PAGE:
Naval History and Heritage Command

National Museum of the U.S. Navy

Aviation

Upon the United States' entry into World War I, the U.S. Navy had one air station, located at Pensacola, Florida.  Available for service were 48 aviators and students, along with 54 aircraft.   Prior to the war, the only war experience Naval Aviation was with photo reconnaissance at Veracruz, Mexico in 1914.   In the subsequent rapid build-up, Naval Air Stations were concentrated on the eastern coast, including Anacostia, Washington, D.C.; Bay Shore, Long Island, New York; Cape May, New Jersey; Chatham, Massachusetts; Hampton Roads, Virginia; Key West, Miami, and Pensacola, Florida; and Rockaway Beach, New York.  Exceptions were at North Island, San Diego (used by the U.S. Army for training and schools); Akron, Ohio (for lighter-than-aircraft); and Camp Taliaferro, Fort Worth, Texas (an aerial gunnery school).  During the war, naval aircraft flew more than three million nautical miles while also attacking and damaging a dozen German U-Boats.   When hostilities ceased, U.S. Naval and Marine Corps Aviation were operational out of 27 bases in Europe, two in Canada, and one in the Canal Zone, one in the Azores, and 12 in the United States.   At the time of Armistice, naval aviation had 6,716 officers, and 30,693 men serving.  The Marine Corps had 282 officers with 2,180 men.   Of these, 18,000 officers and men served abroad.   Craft totals:  2,107  aircraft; 15 dirgibles, 215 kite balloons.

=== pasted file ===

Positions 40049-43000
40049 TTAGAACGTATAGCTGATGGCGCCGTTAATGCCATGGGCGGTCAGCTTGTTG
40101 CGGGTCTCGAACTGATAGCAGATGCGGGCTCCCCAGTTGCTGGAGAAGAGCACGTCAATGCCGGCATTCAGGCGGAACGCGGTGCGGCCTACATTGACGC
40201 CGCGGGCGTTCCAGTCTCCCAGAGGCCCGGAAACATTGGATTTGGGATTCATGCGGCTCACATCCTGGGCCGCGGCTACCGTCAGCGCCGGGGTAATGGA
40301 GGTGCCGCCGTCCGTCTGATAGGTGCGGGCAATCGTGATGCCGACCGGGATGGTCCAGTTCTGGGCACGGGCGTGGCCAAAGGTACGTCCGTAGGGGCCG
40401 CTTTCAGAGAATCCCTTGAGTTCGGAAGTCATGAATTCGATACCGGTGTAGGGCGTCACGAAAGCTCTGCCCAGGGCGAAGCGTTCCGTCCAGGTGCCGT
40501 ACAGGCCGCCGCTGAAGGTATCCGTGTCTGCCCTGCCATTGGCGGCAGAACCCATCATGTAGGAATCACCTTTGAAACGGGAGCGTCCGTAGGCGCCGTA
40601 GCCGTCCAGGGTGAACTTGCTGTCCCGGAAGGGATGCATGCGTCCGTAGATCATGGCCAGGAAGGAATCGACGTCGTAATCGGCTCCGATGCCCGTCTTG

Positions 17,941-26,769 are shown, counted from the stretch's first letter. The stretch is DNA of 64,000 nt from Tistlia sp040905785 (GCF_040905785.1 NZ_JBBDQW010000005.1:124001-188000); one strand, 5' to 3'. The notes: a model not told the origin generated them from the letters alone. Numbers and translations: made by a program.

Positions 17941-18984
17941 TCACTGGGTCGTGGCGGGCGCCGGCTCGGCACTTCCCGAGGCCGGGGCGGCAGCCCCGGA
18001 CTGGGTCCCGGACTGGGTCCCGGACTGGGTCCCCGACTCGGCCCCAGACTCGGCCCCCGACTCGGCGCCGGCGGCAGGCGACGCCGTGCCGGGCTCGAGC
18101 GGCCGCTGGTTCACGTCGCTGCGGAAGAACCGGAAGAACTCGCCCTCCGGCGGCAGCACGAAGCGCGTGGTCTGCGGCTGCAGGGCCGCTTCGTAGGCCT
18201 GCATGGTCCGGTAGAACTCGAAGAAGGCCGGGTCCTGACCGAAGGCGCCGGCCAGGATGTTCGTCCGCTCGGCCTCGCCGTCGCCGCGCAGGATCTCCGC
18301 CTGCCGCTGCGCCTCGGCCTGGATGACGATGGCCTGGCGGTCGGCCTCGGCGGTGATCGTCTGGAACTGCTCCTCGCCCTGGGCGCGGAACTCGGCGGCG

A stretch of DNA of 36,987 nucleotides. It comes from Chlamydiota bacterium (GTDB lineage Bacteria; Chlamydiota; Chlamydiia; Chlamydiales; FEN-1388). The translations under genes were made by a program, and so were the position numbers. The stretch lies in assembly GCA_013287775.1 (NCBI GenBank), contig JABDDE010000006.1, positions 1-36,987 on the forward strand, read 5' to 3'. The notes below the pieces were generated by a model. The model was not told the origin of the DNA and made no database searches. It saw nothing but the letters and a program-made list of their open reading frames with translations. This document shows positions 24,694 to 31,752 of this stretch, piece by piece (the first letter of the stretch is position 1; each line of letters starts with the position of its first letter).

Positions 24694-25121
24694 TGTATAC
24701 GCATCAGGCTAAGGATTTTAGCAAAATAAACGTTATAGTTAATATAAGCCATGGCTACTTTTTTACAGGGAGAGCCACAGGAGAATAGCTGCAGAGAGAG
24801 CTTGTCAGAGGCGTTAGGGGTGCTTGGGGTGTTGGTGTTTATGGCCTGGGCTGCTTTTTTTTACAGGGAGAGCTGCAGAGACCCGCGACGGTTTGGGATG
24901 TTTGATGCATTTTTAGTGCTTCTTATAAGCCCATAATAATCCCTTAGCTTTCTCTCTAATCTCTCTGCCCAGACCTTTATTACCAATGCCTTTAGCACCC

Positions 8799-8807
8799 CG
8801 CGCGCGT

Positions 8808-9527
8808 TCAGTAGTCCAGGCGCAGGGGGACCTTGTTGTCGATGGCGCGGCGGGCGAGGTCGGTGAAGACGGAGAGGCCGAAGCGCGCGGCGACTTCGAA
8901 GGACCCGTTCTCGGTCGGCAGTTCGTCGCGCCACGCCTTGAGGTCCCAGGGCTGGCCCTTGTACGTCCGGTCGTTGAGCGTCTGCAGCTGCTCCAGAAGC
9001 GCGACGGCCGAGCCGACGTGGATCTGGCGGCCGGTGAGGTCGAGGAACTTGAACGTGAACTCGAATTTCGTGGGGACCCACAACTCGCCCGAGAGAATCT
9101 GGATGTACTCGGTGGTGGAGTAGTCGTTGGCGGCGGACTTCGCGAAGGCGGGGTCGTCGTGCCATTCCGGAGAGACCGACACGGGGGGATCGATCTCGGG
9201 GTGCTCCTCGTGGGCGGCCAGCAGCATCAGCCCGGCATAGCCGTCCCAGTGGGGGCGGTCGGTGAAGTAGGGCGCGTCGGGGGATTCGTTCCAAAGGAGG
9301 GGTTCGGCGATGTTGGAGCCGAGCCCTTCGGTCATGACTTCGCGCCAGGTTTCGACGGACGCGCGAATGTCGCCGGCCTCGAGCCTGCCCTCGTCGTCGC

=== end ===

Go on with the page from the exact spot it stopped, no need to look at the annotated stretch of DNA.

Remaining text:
Image:  NH 91599:  Burgess N-9 (Bu# A-2429) taxiing for take off, November 24, 1918.   U.S. Naval History and Heritage Command Photograph.